As for storytelling problems plaguing the whole movie, Don't Worry Darling's stabs at social commentary could've used more bite and specifics. Without getting into spoilers, at times it almost feels like it's dancing around calling a spade a spade when it comes to misogyny in an effort to not alienate general moviegoers. The weird treatment of women of color characters (poor KiKi Layne has nothing to do with her disposable supporting role) also undercuts Darling's intended message of underscoring the humanity and complexities of women. Like many mainstream American movies trying to tackle weighty issues, Don't Worry Darling can't quite reach its most insightful thematic aspirations.
If there's somewhere the film excels, it's in its performers. Shocking nobody, Florence Pugh once again crushes a lead performance. The woman responsible for those hauntingly powerful sobs in the opening of Midsommar puts that kind of talent to great use again depicting the pronounced anguish of Alice Chambers. Chris Pine, though not in the movie as much as one would expect, is also terrific, perfectly capable of conveying a commanding presence with an uneasy slimy undercurrent. A dinnertime tête-à-tête between him and Pugh is easily a highlight of the movie thanks to the terse rapport between the two performers. Unfortunately, Harry Styles is the weak link of an otherwise commendable cast. He isn't awful, but his penchant for big gestures and yelling come off as a touch ameteurish, especially when compared to the more subtly detailed lead turn from Pugh.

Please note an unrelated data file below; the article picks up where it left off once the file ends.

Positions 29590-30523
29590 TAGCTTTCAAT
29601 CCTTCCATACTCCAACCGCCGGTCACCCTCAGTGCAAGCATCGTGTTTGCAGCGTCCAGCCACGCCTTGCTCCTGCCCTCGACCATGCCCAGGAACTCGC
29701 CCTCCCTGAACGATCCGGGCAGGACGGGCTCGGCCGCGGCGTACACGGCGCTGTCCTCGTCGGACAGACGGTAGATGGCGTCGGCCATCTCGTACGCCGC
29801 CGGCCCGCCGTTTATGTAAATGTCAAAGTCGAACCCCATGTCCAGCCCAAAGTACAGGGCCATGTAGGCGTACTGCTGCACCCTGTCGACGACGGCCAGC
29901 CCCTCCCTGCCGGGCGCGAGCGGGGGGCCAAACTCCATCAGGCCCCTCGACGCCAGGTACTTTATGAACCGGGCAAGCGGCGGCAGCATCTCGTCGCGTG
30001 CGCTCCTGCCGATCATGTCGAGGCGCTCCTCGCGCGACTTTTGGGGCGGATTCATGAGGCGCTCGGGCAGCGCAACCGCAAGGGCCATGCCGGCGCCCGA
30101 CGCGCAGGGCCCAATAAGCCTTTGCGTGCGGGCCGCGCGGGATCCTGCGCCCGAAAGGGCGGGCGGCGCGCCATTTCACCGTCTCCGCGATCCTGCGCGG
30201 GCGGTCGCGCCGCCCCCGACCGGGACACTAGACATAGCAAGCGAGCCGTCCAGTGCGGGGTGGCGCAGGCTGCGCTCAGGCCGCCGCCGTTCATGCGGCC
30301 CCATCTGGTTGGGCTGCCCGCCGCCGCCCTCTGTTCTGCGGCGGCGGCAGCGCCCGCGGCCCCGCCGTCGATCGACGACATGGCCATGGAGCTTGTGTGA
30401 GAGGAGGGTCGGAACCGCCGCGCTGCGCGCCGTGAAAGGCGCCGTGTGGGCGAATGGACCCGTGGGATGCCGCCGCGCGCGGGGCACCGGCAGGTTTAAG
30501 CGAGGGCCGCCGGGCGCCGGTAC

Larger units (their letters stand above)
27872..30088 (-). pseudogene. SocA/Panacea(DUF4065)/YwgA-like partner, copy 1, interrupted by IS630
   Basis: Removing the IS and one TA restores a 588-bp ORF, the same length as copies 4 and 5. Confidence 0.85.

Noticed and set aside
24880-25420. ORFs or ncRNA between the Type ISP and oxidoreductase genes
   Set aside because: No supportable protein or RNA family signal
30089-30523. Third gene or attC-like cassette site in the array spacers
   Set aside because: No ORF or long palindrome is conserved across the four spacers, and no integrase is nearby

Composer John Powell also turns out to be a highlight of Don't Worry Darling with his unnerving score. While he's spent much of his time since 2011 concocting music for animated family movies (and typically doing it well, as seen by his unforgettable How to Train Your Dragon compositions), Powell's well-versed in adult-oriented cinema, like the Bourne movies. Those Paul Greengrass titles, all about cloud identities and ambiguous loyalties, seemed to have given him plenty of perfect experience for Don't Worry Darling, as Powell's score here conveys a gripping sense of frayed uncertainty. It's a great detail to have it become more and more prominent as the story goes on. The increasing presence of these paranoia-drenched orchestral tunes reflecting Chambers becoming more and more conscious that something is askew about the world around her.
Don't Worry Darling has a lot going for it, including some great performances, another commendable score by John Powell, and Wilde's chops as a visualist. Unfortunately, for every inspired element of Don't Worry Darling, there's something frustrating lying in wait, particularly in its flawed attempts at social commentary that lack vital originality or intersectionality. Don't Worry Darling can never quite escape the feeling of "I could be watching Pleasantville again right now", but it isn't a bad film and it's better parts deserve to be noticed more than its cursed press tour.